Safety and retention rate of rufinamide in 300 patients: A single pediatric epilepsy center experience

Sigride Thome-Souza*, Navah E. Kadish, Sriram Ramgopal, Iván Sánchez Fernández, Ann M. Bergin, Jeffrey Bolton, Chellamani Harini, Mark Libenson, Heather Olson, Jurriaan Peters, Annapurna Poduri, Alexander Rotenberg, Masanori Takeoka, Sanjeev V. Kothare, Kush Kapur, Blaise F.D. Bourgeois, Tobias Loddenkemper

*Corresponding author for this work

Research output: Contribution to journalArticlepeer-review

16 Scopus citations


Summary Objective Reports of studies evaluating rufinamide as an add-on therapy in children and adolescents with refractory epilepsy are restricted to a few publications. Prospective multicenter studies including children and adults have yielded important information about several types of epilepsies and syndromes. We evaluated the use of rufinamide in a single pediatric center with a large cohort and long-term follow-up period. Methods We retrospectively included patients taking rufinamide from November 2008 to March 2013. Response was defined by a seizure reduction of ≥50% compared to baseline. Results Three hundred patients with a median age of 9.1 years (range 0.4-29.6 years) were reviewed. Median follow-up was 9 months (range 1-37 months). Epilepsy etiology was classified as genetic (23.7%), structural/metabolic (41%), and unknown cause (35.3%). Overall, rufinamide treatment led to a median seizure frequency reduction of 59.2% from responders to baseline. Seizure reduction was greater in patients with genetic etiology compared to structural/metabolic (66.2% vs. 45.5% responders, p = 0.005). Rufinamide was discontinued in 110 (36.7%) of 300 patients: 63 (21%) due to unsatisfactory response, 47 (15.7%) due to side effects, and in 18 (6%) of those due to both. Most common adverse effects were sleepiness, vomiting, mood changes, nausea, and loss of appetite. Median time to loss of efficacy was 11.6 months (range 3-28 months). Significance Rufinamide provides satisfactory seizure reduction as an adjunctive treatment in refractory epilepsy. Results need to be interpreted in the setting of data acquisition, including inherent biases of retrospective studies. Patients with a known genetic etiology may have better responses than patients with structural/metabolic etiology.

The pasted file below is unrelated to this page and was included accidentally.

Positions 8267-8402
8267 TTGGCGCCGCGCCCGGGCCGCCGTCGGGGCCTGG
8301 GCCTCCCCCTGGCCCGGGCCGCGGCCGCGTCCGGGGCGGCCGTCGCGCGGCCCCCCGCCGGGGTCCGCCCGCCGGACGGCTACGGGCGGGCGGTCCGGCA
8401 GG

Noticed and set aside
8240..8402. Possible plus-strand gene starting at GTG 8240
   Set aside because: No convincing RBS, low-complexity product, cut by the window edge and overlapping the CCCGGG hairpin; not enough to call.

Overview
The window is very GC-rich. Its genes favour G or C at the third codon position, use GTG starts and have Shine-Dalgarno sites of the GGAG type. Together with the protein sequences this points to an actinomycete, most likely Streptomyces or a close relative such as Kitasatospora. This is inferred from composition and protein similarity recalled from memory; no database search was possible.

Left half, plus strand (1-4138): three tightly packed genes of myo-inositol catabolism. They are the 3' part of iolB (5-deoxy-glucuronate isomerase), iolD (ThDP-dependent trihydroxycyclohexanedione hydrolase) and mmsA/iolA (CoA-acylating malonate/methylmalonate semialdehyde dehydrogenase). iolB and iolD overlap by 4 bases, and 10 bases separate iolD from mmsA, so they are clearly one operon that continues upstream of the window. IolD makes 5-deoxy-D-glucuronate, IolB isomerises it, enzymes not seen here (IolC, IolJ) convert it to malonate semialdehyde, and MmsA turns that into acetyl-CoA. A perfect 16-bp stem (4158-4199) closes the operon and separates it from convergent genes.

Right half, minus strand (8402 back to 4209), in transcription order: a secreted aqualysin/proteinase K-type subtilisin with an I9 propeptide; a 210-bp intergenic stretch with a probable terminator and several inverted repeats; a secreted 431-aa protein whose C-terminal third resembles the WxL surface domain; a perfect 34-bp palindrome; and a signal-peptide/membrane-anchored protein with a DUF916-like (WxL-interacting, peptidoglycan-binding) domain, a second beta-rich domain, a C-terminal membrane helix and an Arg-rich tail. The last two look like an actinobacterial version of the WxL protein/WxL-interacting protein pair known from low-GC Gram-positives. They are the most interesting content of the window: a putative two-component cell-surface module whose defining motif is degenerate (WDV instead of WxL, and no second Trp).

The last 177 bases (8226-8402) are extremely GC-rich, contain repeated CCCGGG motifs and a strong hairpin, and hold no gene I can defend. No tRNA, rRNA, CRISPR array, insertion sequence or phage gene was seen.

Original languageEnglish (US)
Pages (from-to)1235-1244
Number of pages10
Issue number8
StatePublished - Aug 2014


  • Epilepsy
  • Follow-up
  • Pediatric
  • Refractory epilepsy
  • Retention rate
  • Rufinamide

ASJC Scopus subject areas

  • Neurology
  • Clinical Neurology

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